Reltio releases 2018 version of its Big Data platform

Growing emphasis on machine learning for improving data quality


Reltio, a Silicon Valley IT firm deeply engaged in Big Data technology, popped up in life sciences applications needing better master data management (MDM). A key objective was the work necessary to meet compliance with the Physicians Sunshine Act, matching pharma’s payments to healthcare providers with rock-solid demographic data on those physicians. Since then, Reltio has broadened its client base to retail, media businesses, financial services and healthcare generally, while advancing its technology platform, originally called Reltio Cloud. IT and business-analytics departments in pharma are the ones who pay most attention to Big Data technology providers like Reltio, but commercial and marketing managers should pay attention too: Reltio is a core functionality of the Orchestrated Customer Experience, a customer-engagement platform just launched by IQVIA; and Reltio continues to develop specialized implementations of its technology, such as for key opinion-leader management, managed market affiliations and clinical trial coordination.

Now, with Reltio 2018, the company is promoting what it calls the Self-Learning Data Platform, a capability to curate and quality-check incoming data (a trivial example: dealing with a physician name that shows up in multiple locations and with multiple affiliations). Data cleansing and creating suitable interfaces for data from different sources is an onerous task for Big Data projects; this machine-learning capability is intended to alleviate that.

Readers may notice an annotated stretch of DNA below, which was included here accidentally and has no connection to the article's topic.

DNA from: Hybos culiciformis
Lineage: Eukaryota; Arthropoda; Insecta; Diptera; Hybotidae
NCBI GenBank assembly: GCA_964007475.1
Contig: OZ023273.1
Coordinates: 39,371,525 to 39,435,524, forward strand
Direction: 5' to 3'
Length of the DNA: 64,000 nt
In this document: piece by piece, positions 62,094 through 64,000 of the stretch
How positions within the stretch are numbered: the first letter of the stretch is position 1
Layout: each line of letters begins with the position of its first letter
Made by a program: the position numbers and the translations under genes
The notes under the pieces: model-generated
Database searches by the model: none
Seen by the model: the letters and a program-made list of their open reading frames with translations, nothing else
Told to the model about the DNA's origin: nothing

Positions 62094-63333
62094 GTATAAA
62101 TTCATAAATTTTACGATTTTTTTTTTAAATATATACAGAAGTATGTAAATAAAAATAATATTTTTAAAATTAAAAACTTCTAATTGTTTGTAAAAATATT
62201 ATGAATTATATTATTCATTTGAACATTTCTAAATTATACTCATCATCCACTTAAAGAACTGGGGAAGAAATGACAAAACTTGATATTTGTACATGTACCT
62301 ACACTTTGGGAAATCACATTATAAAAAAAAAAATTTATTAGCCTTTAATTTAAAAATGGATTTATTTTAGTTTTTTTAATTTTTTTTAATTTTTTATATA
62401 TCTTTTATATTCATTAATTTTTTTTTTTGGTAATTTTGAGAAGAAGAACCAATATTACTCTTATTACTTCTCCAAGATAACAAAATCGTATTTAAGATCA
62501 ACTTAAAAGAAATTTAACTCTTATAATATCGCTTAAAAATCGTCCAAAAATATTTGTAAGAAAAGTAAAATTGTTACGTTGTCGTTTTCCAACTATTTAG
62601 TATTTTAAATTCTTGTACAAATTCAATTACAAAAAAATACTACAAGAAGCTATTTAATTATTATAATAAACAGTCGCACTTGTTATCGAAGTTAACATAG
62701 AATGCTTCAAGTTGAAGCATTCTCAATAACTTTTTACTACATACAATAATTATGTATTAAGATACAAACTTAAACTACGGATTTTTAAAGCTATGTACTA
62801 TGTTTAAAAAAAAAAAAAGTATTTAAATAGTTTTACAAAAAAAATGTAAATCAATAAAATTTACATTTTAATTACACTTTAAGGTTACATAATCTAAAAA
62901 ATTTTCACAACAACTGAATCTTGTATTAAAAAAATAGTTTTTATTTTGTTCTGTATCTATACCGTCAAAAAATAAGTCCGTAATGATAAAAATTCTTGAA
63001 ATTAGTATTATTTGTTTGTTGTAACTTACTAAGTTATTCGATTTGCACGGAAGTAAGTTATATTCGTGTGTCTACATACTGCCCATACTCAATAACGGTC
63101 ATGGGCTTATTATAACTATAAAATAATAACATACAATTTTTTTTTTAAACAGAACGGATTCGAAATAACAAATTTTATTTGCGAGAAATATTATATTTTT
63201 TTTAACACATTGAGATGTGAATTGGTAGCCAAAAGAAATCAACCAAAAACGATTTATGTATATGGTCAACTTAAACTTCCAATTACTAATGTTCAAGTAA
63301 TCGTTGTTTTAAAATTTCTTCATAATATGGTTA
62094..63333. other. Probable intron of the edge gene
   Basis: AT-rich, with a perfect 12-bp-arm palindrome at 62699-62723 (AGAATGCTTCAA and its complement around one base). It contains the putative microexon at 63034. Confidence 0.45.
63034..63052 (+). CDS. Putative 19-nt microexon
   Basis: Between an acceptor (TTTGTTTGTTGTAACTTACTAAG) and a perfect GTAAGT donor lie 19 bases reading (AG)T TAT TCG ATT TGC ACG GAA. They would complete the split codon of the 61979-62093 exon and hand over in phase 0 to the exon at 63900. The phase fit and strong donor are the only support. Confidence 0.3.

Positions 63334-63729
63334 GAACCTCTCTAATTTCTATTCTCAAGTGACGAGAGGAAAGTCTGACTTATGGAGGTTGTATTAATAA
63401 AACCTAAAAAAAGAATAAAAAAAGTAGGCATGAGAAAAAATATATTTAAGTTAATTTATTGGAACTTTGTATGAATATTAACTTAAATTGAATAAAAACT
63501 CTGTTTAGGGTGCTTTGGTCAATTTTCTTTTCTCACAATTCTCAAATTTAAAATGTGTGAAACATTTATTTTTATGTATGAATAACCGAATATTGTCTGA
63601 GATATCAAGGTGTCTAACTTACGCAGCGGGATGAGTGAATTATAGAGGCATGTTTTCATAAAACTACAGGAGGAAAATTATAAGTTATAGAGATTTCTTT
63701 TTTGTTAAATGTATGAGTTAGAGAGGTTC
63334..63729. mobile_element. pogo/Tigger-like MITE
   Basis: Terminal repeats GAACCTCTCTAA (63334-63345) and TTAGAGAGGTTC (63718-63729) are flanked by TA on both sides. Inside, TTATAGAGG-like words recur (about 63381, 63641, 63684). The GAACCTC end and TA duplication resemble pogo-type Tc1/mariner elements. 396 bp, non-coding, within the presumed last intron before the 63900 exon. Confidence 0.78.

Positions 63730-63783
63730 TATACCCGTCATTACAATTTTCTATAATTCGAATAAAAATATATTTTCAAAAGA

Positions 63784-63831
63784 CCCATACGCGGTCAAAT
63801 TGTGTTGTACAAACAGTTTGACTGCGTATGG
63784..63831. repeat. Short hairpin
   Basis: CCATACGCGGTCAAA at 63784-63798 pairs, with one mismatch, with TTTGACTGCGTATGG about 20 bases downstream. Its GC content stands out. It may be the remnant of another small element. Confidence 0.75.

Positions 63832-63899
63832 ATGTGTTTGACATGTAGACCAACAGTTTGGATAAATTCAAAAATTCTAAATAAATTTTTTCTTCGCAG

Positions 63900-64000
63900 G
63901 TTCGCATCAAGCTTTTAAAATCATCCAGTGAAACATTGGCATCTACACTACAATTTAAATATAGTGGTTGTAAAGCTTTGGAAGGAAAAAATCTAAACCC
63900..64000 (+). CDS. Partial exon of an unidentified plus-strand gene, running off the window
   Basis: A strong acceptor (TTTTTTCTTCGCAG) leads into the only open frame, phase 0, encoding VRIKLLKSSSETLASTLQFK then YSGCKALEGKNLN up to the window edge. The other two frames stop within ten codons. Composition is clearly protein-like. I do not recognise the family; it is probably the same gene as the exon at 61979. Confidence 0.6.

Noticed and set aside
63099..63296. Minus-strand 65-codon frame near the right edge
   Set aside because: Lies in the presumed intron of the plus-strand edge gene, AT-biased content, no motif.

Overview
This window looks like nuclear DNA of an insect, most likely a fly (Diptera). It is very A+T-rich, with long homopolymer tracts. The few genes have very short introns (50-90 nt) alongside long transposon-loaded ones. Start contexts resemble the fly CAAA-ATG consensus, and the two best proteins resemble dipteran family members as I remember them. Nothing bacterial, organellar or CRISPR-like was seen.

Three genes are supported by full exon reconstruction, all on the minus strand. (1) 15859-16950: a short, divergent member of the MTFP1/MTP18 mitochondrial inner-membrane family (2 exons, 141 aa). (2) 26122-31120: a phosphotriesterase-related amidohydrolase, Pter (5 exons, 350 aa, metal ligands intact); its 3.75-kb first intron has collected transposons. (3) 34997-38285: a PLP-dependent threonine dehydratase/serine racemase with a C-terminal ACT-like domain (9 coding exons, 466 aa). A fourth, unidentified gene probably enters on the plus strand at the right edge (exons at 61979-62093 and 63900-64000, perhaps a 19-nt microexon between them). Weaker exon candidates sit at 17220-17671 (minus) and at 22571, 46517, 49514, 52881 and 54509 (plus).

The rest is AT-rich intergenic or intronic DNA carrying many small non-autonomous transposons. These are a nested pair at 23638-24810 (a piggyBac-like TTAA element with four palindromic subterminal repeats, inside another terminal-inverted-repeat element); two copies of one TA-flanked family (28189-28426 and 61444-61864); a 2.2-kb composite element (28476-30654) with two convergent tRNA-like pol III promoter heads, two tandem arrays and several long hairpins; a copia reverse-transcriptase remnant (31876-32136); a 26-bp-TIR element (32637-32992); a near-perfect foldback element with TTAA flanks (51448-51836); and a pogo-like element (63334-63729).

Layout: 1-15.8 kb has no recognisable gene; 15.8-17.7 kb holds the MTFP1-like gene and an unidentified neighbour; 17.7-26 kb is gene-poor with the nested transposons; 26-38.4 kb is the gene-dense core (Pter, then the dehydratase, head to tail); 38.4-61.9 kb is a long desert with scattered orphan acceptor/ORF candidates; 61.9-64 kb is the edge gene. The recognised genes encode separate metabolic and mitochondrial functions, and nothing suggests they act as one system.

Other new or enhanced features include IQ Export, a speedup for downloading analytics results from the massive databases that Reltio taps into; and IQ Console, an enhanced dashboard for managing Reltio applications, and a user-interface modeling function, to tailor output reporting. Reltio has also made accommodations for something only at the periphery of multinational pharma data management at this time: the General Data Protection Regulation (GDPR), meant to tighten consumers’ control over their digital identity (and which includes a “right to forget” to expunge data), and the IDMP (ID for Medicinal Products) a broad-based effort to categorize product data and product attributes, which will impact clinical trial work initially. GDPR is supposed to begin going into effect in May.